Tuesday, January 14, 2014

streams versus blags

Over at Kane's blag, he posed a question regarding the upswing of live and recorded video media, and the steady downturn of blagging.  I have a lot to say on this topic; I'll try to do my best on addressing each point rather than rambling on about the merits of each exhibition medium (live video, recorded video & journal).  I've copied his query here for review:

Is blogging about EVE still relevant?

My thoughts have been veering towards this more often as EVE streaming picks up steam, eve videos have become almost the norm, is it human nature to pick the easier, more bling route of entertainment? All flashy lights and for the most part crappy music.

Is blogging, like solo piracy becoming something of myth and legend?

Video recordings of fights, often accompanied with voice communication recordings have become a lot more common than 3-4 years ago. I'd attribute this to players having more knowledge and resources available to them on the subject - better recording software, better editing software, ease of encoding and hosting. However, these presentations all to often do not share the story of the engagement, or include any kind of battle reporting. Indeed, I would say there's been a general decline of narration in videos, with more focus on highlighting engagements than explaining the fight. With this in mind, I never thought recorded videos competed with EVE journals.

Streaming's the latest gaming fad that's had some success with EVE Online, similar to journals just a few years ago. However, there are many limitations to streaming as a broadcaster: the need for high bandwidth, a modern computer and viable content. The first two requirements are often only partially met; many would be streamers have one or the other, but not both, due to personal income or regional limitations on internet providers. This alone heavily regulates the population of broadcasters, unlike journals. The final requirement of content is entirely variable, but in my eyes the most important.

There are many different forms of content; these can be grouped into game content and broadcaster content. Game content would be focus on aspects of the game, such as PvE content (incursions, DED sites, mining), PvP content (FW, solo, gang, griefing), highsec versus lowsec versus nullsec, focus on end game high SP/ISK/knowledge related content or novice friendly content. Conversely there is less focus on the game, and more on the broadcaster and viewer community. This includes podcasts, viewer fleets (PvE & PvP), polls, games, themed events and general dialogue.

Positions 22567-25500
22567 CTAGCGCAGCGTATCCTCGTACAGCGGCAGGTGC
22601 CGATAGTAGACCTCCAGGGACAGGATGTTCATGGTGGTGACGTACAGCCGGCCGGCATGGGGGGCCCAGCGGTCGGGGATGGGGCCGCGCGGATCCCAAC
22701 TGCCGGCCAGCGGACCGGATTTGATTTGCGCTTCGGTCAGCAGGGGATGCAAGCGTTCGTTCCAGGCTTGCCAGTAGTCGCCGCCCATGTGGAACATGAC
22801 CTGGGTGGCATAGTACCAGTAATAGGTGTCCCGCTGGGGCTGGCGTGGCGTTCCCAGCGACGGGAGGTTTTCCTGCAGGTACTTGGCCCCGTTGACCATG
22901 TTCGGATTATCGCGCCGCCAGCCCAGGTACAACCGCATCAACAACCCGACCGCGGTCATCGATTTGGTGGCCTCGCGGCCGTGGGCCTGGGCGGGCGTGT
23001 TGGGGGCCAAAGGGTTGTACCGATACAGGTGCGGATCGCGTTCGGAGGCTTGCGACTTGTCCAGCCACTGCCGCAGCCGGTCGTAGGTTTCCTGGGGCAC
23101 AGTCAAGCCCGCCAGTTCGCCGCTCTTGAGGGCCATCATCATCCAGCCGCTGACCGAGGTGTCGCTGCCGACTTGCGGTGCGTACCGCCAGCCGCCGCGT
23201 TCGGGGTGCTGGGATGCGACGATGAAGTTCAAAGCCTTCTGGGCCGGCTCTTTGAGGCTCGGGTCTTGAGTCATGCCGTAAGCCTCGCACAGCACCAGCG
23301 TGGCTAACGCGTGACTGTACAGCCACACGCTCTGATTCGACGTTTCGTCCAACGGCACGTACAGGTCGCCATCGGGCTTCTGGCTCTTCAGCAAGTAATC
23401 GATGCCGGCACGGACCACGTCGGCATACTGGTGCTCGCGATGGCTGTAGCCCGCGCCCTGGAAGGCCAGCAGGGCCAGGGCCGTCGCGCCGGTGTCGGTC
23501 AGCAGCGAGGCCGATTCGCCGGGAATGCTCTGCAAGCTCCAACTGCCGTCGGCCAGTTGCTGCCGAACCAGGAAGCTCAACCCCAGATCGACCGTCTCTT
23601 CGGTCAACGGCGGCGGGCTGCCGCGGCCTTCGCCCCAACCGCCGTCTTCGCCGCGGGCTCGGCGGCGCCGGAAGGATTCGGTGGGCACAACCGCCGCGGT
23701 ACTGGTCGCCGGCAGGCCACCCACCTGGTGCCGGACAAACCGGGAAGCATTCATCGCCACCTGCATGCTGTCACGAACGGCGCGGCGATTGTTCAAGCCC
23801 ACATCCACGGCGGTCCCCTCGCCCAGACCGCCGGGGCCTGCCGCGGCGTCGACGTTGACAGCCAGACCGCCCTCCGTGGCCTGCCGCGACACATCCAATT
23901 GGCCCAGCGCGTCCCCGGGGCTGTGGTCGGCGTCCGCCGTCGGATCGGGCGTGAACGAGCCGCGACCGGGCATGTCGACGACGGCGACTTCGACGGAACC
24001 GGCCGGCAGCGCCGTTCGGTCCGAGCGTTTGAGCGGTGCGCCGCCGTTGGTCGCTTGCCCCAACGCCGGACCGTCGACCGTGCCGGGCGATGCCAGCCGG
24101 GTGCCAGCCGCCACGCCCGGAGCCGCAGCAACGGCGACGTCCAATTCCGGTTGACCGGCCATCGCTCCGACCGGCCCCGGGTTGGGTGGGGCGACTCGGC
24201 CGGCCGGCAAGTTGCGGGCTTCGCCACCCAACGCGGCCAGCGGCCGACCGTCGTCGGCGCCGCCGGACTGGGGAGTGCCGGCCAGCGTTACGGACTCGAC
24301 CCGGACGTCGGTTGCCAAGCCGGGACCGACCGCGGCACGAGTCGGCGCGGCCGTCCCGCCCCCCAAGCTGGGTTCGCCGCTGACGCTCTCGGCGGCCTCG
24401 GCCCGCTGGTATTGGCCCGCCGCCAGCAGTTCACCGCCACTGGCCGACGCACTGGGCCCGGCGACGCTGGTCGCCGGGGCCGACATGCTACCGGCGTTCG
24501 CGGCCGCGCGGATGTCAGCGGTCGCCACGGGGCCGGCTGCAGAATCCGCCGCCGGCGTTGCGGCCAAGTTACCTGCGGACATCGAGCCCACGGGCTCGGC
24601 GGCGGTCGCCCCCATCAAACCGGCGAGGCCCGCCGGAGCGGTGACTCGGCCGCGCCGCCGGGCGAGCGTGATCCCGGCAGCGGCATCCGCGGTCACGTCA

Successful streams strike a balance between the two forms of content; I'll use mine as an example. My stream is a PvP focused broadcast, which of late is exclusively focused on FW. I roam FW regions and look for fights. My PvP content usually involves low to medium ISK investment fittings, and the broadcast attempts to be new player friendly, while engaging in high SP/skill fights. However, given the common downtime between fights, I do my best to fill the gaps between engagements with music, talk about the game, dialogue with viewers, and quite often take requests for ship/fitting selections.

If a broadcast favors a less balanced approach to content, and heavily favors one aspect or another, it tends to have a much harder time picking up a viewership. This is especially true for unpolished presentations, which throw caution to the wind in favor of getting their content live, similar to submitting a journal entry without editting.

So, with regard to content, live video media tends to mimic journals in terms of scope - there are a lot of broadcasts covering most aspects of EVE. Live video which successfully incorporates the broadcaster is as personal and individually unique as writing styles for journals, and often enough can develop, embellish and portray content as a story as well as a journal entry. However, where the great disconnect occurs, and where I feel journals win out versus recorded and live video is with how the game is portrayed.